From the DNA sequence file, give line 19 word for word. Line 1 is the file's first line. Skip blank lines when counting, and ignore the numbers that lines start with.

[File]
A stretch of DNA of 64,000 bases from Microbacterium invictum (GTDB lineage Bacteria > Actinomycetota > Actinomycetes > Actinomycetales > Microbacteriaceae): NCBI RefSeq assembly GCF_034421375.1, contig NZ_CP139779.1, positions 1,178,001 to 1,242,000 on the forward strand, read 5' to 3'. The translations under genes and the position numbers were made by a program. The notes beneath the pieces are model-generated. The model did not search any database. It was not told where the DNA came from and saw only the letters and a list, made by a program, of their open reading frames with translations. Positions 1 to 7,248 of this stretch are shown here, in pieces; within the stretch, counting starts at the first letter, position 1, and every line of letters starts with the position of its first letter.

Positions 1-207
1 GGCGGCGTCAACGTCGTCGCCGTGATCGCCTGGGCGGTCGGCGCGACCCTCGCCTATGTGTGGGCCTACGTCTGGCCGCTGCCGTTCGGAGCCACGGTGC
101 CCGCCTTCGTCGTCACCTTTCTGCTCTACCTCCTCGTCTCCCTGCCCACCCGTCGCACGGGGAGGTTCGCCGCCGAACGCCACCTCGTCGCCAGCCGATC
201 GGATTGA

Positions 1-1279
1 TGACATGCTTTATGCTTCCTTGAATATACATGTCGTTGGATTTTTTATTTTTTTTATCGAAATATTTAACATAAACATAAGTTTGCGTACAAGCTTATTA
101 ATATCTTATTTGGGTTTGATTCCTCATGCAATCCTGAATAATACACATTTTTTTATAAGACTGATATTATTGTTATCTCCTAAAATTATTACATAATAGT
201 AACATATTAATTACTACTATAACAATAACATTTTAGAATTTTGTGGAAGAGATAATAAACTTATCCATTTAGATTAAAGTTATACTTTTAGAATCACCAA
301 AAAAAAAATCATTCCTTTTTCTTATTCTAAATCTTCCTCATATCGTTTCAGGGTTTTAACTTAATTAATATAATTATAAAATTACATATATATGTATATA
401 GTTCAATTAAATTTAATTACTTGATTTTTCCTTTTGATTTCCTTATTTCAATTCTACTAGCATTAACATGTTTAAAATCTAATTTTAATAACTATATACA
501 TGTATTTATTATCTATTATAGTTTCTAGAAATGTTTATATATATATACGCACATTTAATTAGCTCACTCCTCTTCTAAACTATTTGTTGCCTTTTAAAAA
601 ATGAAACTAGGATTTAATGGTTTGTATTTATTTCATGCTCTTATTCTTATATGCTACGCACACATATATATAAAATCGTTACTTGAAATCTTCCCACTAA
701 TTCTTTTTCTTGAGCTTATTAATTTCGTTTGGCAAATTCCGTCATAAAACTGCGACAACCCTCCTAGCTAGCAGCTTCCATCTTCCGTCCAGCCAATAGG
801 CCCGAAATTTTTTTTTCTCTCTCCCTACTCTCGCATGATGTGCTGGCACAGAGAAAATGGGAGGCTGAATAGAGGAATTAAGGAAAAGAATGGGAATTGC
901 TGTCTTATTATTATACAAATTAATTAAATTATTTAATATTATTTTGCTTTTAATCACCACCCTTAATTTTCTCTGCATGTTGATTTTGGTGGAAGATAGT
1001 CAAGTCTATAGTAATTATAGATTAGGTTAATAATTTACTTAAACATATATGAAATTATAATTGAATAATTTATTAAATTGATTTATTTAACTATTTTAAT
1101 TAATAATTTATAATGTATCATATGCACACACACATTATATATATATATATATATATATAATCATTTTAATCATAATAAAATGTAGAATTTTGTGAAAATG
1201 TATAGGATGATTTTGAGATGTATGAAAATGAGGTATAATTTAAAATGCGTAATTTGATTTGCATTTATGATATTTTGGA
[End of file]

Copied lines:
1201 TATAGGATGATTTTGAGATGTATGAAAATGAGGTATAATTTAAAATGCGTAATTTGATTTGCATTTATGATATTTTGGA